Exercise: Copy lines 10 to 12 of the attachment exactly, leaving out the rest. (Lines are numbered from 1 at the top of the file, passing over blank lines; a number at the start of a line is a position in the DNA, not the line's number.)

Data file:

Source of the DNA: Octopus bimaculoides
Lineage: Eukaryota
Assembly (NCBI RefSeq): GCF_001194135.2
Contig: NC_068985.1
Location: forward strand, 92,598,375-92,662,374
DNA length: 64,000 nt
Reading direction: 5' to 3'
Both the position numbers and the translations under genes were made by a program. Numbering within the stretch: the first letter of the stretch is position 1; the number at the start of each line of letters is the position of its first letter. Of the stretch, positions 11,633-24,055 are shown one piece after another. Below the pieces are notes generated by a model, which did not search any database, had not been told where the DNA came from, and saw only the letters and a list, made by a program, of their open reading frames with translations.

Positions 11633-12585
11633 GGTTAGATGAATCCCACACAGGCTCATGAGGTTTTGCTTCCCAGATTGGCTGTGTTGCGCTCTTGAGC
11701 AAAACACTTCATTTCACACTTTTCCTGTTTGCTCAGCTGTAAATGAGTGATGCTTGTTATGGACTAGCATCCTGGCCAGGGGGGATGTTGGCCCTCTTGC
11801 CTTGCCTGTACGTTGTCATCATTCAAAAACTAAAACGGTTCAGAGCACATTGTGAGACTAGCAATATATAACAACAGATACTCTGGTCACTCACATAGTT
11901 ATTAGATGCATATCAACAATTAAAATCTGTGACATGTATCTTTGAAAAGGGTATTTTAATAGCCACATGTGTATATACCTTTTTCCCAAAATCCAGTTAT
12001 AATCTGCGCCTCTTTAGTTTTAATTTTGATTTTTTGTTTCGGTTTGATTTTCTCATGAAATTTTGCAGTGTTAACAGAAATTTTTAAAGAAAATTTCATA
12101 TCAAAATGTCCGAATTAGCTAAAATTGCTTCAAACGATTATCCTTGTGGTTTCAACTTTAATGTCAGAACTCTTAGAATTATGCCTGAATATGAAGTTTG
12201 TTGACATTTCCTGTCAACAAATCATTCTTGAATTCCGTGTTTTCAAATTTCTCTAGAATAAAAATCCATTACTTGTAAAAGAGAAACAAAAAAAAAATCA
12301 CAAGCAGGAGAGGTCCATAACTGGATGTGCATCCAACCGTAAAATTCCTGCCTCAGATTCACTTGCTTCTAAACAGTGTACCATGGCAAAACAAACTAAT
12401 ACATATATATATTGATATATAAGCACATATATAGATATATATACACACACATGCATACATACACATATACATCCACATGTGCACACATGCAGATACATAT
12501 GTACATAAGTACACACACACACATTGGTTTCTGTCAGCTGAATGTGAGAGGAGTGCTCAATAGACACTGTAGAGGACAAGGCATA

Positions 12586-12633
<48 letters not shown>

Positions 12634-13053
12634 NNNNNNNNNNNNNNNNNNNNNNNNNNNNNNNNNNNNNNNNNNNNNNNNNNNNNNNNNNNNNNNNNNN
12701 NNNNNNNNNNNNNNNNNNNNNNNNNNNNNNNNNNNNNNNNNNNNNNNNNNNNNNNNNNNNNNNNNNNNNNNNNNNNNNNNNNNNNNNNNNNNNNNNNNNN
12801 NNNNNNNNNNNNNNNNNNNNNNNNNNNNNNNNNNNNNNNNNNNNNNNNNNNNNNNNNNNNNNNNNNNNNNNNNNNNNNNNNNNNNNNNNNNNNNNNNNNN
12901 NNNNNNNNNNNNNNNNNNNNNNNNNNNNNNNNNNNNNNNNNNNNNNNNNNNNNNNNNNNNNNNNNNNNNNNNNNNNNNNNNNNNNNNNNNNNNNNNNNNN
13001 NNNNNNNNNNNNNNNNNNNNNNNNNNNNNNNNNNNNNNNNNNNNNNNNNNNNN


11633 GGTTAGATGAATCCCACACAGGCTCATGAGGTTTTGCTTCCCAGATTGGCTGTGTTGCGCTCTTGAGC
11701 AAAACACTTCATTTCACACTTTTCCTGTTTGCTCAGCTGTAAATGAGTGATGCTTGTTATGGACTAGCATCCTGGCCAGGGGGGATGTTGGCCCTCTTGC
11801 CTTGCCTGTACGTTGTCATCATTCAAAAACTAAAACGGTTCAGAGCACATTGTGAGACTAGCAATATATAACAACAGATACTCTGGTCACTCACATAGTT